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Urology. 2010 Jan;75(1):56-61. doi: 10.1016/j.urology.2009.06.006. Epub 2009 Oct 2.

Does a smaller tract in percutaneous nephrolithotomy contribute to less invasiveness? A prospective comparative study.

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  • 1Department of Urology, 3rd Affiliated Hospital, Sun Yat-sen University, Guangzhou, China.



To determine the systemic response to percutaneous nephrolithotomy (PCNL) and mini-PCNL (MPCNL) and evaluate whether MPCNL is less invasive than PCNL, as experimental studies suggest that the acute-phase reaction is proportional to surgery-induced tissue damage.


In all, 165 consecutive patients who had undergone MPCNL (93) or PCNL (72) were prospectively assessed. Blood samples were collected 24 hours before; during surgery; at the end of anesthesia; and 12, 24, and 36 hours after surgery. The extent of the systemic response to surgery-induced tissue trauma was measured, by assessing the levels of acute-phase markers tumor necrosis factor-alpha (TNF-alpha), interleukin-6 (IL-6), IL-10, C-reactive protein (CRP), and serum amyloid A (SAA), at all sampling times in all patients.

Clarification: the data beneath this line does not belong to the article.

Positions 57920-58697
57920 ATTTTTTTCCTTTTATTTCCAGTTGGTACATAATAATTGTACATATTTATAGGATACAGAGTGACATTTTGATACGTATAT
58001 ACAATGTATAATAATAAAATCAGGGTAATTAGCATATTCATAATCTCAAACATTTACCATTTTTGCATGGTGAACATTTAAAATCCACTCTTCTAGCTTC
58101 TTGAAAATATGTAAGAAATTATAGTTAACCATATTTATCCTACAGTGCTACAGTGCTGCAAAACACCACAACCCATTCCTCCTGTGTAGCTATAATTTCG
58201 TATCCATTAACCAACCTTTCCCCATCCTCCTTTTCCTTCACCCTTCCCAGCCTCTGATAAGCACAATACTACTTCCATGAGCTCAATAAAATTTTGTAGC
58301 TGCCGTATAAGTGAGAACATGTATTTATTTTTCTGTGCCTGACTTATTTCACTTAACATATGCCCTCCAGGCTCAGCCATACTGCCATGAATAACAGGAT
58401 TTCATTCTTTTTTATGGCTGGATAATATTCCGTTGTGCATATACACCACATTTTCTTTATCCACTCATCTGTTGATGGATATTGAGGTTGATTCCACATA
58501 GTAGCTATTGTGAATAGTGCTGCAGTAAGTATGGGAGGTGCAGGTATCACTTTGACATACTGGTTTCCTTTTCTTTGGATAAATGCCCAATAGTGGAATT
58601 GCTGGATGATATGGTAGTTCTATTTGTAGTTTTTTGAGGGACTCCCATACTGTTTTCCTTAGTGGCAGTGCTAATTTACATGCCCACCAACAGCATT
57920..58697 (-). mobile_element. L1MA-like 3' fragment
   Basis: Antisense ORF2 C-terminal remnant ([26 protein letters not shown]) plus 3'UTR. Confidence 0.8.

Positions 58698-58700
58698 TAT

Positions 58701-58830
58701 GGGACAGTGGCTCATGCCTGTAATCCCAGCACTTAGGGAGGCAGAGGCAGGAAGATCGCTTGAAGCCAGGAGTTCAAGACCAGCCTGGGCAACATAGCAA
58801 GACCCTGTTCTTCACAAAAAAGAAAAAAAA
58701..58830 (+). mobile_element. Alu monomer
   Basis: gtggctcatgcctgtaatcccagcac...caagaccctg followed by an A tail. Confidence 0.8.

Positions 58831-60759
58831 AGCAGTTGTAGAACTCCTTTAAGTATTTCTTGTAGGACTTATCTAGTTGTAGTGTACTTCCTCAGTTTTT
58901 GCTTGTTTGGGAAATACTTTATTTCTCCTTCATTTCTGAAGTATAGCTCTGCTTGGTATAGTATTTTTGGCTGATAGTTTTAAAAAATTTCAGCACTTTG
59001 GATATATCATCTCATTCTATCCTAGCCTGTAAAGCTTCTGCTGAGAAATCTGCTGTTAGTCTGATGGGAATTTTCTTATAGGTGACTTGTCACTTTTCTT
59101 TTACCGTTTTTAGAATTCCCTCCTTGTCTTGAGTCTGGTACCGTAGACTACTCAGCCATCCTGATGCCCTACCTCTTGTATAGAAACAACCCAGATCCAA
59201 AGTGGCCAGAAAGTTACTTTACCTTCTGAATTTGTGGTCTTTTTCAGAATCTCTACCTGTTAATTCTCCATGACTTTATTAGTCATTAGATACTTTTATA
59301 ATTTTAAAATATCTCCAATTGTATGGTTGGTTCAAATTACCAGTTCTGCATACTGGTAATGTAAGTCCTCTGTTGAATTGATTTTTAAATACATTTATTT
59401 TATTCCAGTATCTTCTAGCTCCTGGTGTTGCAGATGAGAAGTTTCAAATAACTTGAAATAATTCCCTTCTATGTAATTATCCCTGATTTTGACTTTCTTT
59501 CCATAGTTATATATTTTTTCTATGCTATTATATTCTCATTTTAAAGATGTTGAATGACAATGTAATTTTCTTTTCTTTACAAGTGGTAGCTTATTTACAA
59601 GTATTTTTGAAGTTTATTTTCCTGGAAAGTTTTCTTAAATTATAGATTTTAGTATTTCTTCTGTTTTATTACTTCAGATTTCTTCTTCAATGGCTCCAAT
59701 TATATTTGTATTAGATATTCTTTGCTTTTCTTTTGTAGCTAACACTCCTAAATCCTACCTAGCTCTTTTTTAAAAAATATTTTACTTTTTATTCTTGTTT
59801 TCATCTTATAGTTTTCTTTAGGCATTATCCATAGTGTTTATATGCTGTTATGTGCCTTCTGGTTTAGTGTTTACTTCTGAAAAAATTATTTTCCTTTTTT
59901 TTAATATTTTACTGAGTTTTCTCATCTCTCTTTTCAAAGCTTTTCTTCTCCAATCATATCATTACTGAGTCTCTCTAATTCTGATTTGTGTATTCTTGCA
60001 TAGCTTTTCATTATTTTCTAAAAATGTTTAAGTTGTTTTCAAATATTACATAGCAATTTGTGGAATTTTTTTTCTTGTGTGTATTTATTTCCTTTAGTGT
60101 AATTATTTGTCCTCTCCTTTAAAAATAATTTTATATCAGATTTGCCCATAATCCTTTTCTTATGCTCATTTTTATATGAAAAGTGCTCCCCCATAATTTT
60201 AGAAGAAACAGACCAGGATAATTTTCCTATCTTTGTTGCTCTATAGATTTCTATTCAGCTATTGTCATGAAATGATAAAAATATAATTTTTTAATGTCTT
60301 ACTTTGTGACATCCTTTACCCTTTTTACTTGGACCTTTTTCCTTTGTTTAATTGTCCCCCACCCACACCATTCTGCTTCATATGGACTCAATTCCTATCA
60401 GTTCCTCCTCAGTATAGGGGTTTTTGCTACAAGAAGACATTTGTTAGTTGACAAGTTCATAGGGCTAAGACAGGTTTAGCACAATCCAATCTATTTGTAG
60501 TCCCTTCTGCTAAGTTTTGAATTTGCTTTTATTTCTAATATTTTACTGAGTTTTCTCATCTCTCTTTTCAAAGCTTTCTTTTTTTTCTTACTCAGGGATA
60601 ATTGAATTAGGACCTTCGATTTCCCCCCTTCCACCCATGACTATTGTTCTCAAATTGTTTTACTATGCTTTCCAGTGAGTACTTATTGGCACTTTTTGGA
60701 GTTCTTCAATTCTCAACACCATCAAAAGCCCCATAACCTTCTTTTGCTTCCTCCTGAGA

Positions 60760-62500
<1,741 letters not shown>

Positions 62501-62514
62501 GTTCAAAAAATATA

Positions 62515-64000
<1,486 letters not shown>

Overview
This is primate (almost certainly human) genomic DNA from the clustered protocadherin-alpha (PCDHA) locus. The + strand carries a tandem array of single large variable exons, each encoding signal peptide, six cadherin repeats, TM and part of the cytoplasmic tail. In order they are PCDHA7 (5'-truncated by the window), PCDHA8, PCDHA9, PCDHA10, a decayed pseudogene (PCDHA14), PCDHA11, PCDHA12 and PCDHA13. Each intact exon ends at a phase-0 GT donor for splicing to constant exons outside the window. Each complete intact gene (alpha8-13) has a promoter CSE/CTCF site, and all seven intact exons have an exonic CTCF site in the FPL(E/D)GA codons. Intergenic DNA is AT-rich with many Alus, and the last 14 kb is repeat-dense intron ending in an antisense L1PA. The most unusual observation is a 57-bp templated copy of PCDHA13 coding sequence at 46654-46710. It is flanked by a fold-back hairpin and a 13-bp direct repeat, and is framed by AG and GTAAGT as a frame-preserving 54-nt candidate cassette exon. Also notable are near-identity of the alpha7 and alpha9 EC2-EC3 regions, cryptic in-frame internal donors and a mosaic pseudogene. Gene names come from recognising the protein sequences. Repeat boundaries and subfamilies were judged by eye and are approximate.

No significant differences were observed between the 2 groups in preoperative variables. Baseline levels of TNF-alpha, IL-6, IL-10, CRP, and SAA were comparable in both groups. An increase was noted in TNF-alpha, IL-6, CRP, and SAA after surgery but no significant differences were assessed between MPCNL and PCNL during the entire period. IL-10 did not change at the different sampling times.


Our data fail to demonstrate significant advantages of MPCNL in terms of reduced surgical trauma and associated invasiveness compared with standard PCNL based on the variables objectively measured in this study.

2010 Elsevier Inc. All rights reserved.

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